Cheshire Chord Analysis

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CCCmar16

The Thursday afternoon before the long Easter weekend is not a sensible time to drive up the M6 from Birmingham to Warrington. Possibly you knew that already, but when we agreed the date for me to go and work with Cheshire Chord Company on their new ballad, it had escaped my notice that Easter was so early. Just as well, I thought as I crept along in nose-to-tail traffic for 80 miles, that I was going to have such fun making music when I got there. Bright-siding is easy when you’re visiting a chorus with such a culture of positivity.

My remit was, as in my previous visits, to help them explore the music at an early stage of development, to deepen their understanding of what the song and arrangement were doing, and why they were doing it like that.

We unpicked the way the melody evolved out of single motivic idea, unfolding outwards, then rolling back in on itself. We charted how the emotional shape of the song was structured through using different parts of the vocal range. We teased out the colour and meaning of individual chords, and the expressive shape of embellishments. We noted the implications of certain voicings for tone colour and dynamic.

In short, it was an evening of live music analysis. I love doing this stuff. When I was a student, analysis assignments were always the ones I looked forward to doing, and when I was a lecturer I could never understand why some students came in to my classes expecting it to be a dry academic exercise. (Though on reflection, I’m not sure they would have been greatly encouraged to think of the exercise as moist...)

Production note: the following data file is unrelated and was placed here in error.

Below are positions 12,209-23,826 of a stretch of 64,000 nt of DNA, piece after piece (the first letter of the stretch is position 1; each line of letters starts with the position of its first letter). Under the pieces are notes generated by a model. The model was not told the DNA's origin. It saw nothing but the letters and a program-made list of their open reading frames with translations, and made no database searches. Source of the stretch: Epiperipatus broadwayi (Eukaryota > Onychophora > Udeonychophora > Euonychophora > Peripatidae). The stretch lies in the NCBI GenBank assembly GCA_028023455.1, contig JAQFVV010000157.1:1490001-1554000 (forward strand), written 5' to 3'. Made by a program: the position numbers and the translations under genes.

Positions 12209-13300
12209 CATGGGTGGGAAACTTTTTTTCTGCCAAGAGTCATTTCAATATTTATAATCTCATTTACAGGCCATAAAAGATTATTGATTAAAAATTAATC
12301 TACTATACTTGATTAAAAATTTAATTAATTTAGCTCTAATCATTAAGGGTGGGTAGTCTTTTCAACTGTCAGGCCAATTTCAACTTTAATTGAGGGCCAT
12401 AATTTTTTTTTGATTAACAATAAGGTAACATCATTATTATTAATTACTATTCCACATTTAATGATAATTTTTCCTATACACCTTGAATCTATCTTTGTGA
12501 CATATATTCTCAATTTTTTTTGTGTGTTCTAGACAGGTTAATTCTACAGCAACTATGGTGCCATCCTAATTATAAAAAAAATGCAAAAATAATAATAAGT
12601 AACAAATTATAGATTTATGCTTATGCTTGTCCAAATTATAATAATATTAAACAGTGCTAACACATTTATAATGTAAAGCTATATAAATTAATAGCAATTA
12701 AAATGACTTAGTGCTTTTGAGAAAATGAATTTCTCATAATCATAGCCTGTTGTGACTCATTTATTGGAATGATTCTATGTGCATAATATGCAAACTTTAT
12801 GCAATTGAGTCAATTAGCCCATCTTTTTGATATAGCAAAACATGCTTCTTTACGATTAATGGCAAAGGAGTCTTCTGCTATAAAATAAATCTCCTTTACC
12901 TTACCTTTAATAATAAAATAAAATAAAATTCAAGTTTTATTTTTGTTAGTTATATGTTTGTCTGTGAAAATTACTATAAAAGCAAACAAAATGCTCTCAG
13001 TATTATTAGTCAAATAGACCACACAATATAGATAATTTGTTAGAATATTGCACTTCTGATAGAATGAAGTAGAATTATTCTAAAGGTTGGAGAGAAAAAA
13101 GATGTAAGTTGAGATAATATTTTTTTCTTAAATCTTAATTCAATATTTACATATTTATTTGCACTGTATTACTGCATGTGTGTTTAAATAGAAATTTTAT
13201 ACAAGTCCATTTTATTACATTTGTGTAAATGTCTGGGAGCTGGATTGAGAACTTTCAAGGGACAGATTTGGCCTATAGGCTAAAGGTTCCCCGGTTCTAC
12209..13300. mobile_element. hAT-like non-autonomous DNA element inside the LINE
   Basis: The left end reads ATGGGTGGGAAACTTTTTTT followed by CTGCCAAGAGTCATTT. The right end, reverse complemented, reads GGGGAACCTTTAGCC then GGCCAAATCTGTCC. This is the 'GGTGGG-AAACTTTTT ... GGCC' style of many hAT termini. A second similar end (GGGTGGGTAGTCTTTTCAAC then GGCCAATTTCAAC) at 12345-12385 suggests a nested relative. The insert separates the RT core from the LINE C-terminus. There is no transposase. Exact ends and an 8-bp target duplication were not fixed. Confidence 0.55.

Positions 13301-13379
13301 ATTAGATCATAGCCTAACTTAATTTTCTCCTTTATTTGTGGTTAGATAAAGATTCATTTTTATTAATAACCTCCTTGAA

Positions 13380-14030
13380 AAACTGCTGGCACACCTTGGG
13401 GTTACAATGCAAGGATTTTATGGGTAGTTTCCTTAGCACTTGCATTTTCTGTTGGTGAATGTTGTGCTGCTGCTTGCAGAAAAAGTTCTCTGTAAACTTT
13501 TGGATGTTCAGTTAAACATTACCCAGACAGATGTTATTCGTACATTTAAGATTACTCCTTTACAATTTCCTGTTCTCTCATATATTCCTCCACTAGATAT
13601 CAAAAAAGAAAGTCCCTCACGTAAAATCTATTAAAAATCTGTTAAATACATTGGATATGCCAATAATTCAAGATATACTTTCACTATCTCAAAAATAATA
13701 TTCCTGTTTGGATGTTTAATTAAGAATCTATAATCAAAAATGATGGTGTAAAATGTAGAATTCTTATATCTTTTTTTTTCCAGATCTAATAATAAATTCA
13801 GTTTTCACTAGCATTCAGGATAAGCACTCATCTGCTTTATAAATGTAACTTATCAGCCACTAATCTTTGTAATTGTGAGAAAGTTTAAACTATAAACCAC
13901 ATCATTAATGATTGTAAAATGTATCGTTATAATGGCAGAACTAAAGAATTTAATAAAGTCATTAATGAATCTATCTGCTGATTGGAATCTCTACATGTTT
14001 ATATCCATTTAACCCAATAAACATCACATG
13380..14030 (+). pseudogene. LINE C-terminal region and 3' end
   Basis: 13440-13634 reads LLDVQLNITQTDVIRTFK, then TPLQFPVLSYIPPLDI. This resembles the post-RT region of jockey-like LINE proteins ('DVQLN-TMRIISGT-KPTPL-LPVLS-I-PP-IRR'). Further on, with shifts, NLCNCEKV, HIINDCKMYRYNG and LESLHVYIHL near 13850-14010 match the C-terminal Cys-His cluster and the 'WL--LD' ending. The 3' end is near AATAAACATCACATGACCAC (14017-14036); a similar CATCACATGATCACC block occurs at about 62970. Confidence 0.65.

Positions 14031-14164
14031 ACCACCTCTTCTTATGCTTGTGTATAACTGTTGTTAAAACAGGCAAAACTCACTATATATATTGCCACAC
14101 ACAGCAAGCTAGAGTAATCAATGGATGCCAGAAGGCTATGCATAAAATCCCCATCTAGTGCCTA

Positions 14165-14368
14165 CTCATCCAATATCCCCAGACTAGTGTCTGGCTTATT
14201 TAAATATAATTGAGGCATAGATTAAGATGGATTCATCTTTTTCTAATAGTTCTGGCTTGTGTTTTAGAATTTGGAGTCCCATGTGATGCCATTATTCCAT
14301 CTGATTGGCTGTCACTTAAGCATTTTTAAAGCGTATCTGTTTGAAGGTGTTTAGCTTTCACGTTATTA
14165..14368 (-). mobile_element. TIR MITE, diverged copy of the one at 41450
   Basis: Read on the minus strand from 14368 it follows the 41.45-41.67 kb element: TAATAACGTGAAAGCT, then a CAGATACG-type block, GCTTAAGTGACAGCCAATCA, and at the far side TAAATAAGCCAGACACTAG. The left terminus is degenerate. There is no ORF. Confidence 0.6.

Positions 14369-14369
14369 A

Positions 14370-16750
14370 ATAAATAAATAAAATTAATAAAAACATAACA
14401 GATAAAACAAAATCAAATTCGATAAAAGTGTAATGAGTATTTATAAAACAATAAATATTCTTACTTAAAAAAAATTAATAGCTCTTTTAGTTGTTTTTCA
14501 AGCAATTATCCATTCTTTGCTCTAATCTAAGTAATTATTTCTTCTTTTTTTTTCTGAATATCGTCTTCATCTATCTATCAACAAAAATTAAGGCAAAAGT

But this was even better, as instead of having to write the ideas on paper using grown-up words I could act the ideas out and invent metaphors. It is much easier to communicate what the difference between a chromatic lower neighbour note and a passing note implies for how you sing them using your feet and your hips than it is to write it in words. And if you want the second degree of a scale tuned a perfect (rather than equally-tempered) fifth above the preceding anacrusis on the dominant, tying the string of an imaginary helium balloon to your finger is more meaningful than talking about cents. Left-brain thinking isn’t a lot of help in fine-tuning pitch.

One technique we used several times was to create counter-factuals. What if the composer/arranger had done this instead of that? Demonstrating what would have been a valid musical choice, but is different from the one actually made, puts the material we have in front of us into perspective. When you are presented with a finished product to perform, it can feel inevitable that it goes like that - in Daniel Kahneman’s terms, it’s a case of ‘What You See Is All There Is’. So exploring how a different decision would have changed the expressive effect of the music is a really useful way to gain insight into the choices its creators actually made.

The wonderful thing about working in this mode is that you don’t have to collect a shopping list of techniques that people have to then remember to apply. Instead, you are changing their internalised picture of how the music ‘goes’, such that their singing is inherently shaped by their understanding. Our singing is always inherently shaped by our understanding of course; this approach is just exploiting that fact.

Not knocking the conscious application of techniques, by the way. There’s lots of that to be done in rehearsal too. But it’s not the only way of working, and it carries you further when it is enriched by a substrate of musical imagination.

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